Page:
Take Advantage of Georgia’s New Restrictive Covenants Act

Posted by Neal F. Weinrich on

Georgia’s Restrictive Covenants Act is approaching its three-year anniversary. Although much about the new law is still uncertain, one thing is clear: the law represents a significant shift in Georgia’s restrictive covenants law in favor of employers.

In general, the new law favors the enforcement of reasonable restrictive covenants and, in contrast to Georgia’s historical common law, it allows judges to modify overly broad restrictive covenants to make them reasonable.

It is important to note that the new law only applies to restrictive covenants in agreements that are entered into on or after the date that the new law took effect, May 11, 2011. Thus, employers who have not yet revised their restrictive covenant agreements to take advantage of the new law should consider doing so.

Employers who want to take advantage of the new law should understand the steps to take to ensure their employees’ restrictive covenants are governed by the new law. For example, suppose an employee signed an agreement containing restrictive covenants in 2008. In 2014, that employee was terminated and executed a severance agreement. The severance agreement contains language in which the employee ratifies or reaffirms that he or she will comply with the restrictive covenants in the 2008 agreement. However, the severance agreement does not restate the restrictive covenants and it does not contain new ones. Is the language in the severance agreement in which the employee reaffirms the restrictive covenants from 2008 sufficient to make those covenants governed by the new law?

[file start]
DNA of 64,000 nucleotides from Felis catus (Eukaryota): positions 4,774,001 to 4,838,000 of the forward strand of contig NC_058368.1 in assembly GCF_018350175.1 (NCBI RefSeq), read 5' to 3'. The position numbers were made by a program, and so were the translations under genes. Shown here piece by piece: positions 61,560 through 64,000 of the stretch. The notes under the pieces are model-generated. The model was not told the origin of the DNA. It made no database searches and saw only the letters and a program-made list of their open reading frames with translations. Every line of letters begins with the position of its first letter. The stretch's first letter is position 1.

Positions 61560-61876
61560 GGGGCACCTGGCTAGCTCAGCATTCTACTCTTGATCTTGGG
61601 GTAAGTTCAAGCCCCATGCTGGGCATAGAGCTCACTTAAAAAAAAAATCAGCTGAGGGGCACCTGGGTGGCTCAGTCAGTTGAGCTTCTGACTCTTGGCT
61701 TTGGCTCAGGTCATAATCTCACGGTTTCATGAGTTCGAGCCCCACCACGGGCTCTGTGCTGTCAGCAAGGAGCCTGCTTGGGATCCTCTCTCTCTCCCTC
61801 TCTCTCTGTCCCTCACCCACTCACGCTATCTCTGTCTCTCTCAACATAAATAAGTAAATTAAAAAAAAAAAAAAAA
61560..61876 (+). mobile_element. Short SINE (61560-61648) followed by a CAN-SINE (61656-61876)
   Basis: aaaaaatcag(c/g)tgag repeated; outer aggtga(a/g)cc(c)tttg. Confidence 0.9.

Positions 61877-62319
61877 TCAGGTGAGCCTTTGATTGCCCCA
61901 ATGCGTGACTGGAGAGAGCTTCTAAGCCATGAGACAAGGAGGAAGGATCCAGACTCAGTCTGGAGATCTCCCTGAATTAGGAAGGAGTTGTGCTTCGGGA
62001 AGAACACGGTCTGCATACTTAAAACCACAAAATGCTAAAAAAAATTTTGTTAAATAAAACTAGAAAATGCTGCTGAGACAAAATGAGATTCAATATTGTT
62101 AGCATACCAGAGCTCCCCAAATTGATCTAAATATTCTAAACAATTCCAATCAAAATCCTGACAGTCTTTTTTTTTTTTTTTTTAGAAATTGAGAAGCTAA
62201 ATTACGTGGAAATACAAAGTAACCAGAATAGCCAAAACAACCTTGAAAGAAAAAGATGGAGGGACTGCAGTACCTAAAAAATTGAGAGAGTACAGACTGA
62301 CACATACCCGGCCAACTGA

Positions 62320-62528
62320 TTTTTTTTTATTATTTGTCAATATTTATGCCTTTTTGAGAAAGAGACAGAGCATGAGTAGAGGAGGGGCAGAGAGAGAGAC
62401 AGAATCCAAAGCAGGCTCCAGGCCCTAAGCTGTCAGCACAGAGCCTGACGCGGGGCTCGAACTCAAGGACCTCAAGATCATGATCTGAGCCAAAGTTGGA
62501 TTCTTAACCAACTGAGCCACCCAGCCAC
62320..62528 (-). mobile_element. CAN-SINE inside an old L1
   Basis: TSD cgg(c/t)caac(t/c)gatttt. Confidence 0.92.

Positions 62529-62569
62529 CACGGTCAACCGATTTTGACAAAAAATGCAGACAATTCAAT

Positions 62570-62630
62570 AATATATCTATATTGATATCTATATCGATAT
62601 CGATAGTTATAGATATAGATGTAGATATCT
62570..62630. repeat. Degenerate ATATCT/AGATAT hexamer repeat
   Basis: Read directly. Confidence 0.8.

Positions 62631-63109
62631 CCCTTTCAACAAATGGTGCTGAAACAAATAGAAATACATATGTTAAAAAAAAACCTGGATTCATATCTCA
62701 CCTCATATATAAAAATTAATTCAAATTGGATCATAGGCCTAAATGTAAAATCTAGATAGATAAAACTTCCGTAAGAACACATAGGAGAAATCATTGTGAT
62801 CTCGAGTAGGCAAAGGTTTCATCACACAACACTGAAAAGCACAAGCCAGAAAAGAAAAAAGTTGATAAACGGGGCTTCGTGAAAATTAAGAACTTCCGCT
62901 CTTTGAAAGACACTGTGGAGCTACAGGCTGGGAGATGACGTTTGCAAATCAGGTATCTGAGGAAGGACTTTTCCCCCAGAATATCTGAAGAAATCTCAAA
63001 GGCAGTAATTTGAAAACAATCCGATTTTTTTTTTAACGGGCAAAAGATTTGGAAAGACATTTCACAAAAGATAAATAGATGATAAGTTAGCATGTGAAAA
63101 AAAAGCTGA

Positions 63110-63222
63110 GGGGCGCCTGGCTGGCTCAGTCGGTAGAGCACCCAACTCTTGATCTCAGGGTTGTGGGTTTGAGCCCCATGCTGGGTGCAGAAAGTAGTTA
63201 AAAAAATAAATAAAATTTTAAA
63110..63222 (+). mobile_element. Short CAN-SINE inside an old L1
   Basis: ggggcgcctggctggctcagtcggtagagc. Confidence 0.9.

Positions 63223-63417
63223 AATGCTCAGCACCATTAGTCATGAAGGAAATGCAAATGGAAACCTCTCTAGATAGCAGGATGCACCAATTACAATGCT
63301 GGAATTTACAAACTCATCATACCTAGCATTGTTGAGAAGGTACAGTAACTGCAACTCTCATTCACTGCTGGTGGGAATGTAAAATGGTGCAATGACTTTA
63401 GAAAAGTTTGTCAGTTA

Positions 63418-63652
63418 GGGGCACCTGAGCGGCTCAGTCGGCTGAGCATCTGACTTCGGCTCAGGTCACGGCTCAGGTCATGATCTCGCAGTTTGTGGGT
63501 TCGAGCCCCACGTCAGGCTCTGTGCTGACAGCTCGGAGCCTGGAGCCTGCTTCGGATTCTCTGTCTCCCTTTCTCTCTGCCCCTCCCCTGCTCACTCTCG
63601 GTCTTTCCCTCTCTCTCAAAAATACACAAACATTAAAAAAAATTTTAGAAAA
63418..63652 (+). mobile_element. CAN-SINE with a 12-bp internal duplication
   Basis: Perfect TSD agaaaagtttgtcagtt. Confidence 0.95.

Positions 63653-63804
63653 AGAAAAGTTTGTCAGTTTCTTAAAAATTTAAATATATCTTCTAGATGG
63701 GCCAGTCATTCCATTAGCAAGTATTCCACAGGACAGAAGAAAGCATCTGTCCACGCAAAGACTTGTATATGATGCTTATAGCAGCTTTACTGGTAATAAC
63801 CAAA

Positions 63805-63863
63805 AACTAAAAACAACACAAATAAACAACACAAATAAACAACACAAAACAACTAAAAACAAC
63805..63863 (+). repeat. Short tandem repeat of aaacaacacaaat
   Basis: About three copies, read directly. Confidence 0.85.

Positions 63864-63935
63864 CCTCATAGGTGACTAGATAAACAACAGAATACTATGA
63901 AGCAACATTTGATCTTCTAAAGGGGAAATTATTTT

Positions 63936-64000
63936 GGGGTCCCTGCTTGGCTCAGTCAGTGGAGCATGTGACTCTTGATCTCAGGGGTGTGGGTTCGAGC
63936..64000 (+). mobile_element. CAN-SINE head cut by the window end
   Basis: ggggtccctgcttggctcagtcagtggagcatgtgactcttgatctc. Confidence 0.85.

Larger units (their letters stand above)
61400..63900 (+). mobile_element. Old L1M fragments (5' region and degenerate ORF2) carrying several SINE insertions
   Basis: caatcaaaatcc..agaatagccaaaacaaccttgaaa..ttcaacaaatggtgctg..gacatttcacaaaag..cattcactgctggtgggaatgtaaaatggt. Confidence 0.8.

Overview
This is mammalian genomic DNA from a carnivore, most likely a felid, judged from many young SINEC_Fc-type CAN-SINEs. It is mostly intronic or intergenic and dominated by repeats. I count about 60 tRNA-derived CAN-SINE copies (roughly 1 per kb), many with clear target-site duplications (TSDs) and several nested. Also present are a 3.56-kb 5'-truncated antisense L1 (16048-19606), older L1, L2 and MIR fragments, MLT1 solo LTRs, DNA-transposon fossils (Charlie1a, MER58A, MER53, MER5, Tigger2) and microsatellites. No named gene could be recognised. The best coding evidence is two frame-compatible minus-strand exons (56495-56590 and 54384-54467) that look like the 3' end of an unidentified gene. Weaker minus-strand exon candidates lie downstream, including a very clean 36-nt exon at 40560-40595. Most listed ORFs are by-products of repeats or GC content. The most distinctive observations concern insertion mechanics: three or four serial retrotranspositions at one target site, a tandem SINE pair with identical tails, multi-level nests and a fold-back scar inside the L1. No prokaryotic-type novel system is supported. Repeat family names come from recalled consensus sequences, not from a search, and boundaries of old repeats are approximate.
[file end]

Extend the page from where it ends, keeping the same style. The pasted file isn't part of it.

Probably not. The new law states that it only applies to contracts entered into on or after its effective date (May 11, 2011). The new law also states that it does not apply in actions determining the enforceability of restrictive covenants entered into before the new law’s effective date (May 11, 2011). Thus, if an employer has an employee sign an agreement in which he or she merely ratifies or reaffirms restrictive covenants in a contract that was entered into prior to the effective date of the new law, the employer may not have done enough to have the employee’s restrictive covenants governed by the new law. Instead of having an agreement which merely references and reaffirms the old covenants, an employer who wants to get the benefit of the new law will be better served by having its employee sign a new agreement which contains an entirely new set of covenants (or at a minimum, which restates the old covenants in their entirety).

The new law provides a significant opportunity for Georgia employers to protect their businesses through restrictive covenants that are significantly more likely to be enforced than they were previously. However, employers must be certain they implement new restrictive covenants in a way that ensures the covenants are governed by the new law. Otherwise, an employer’s attempt to benefit from the new law could be ineffectual.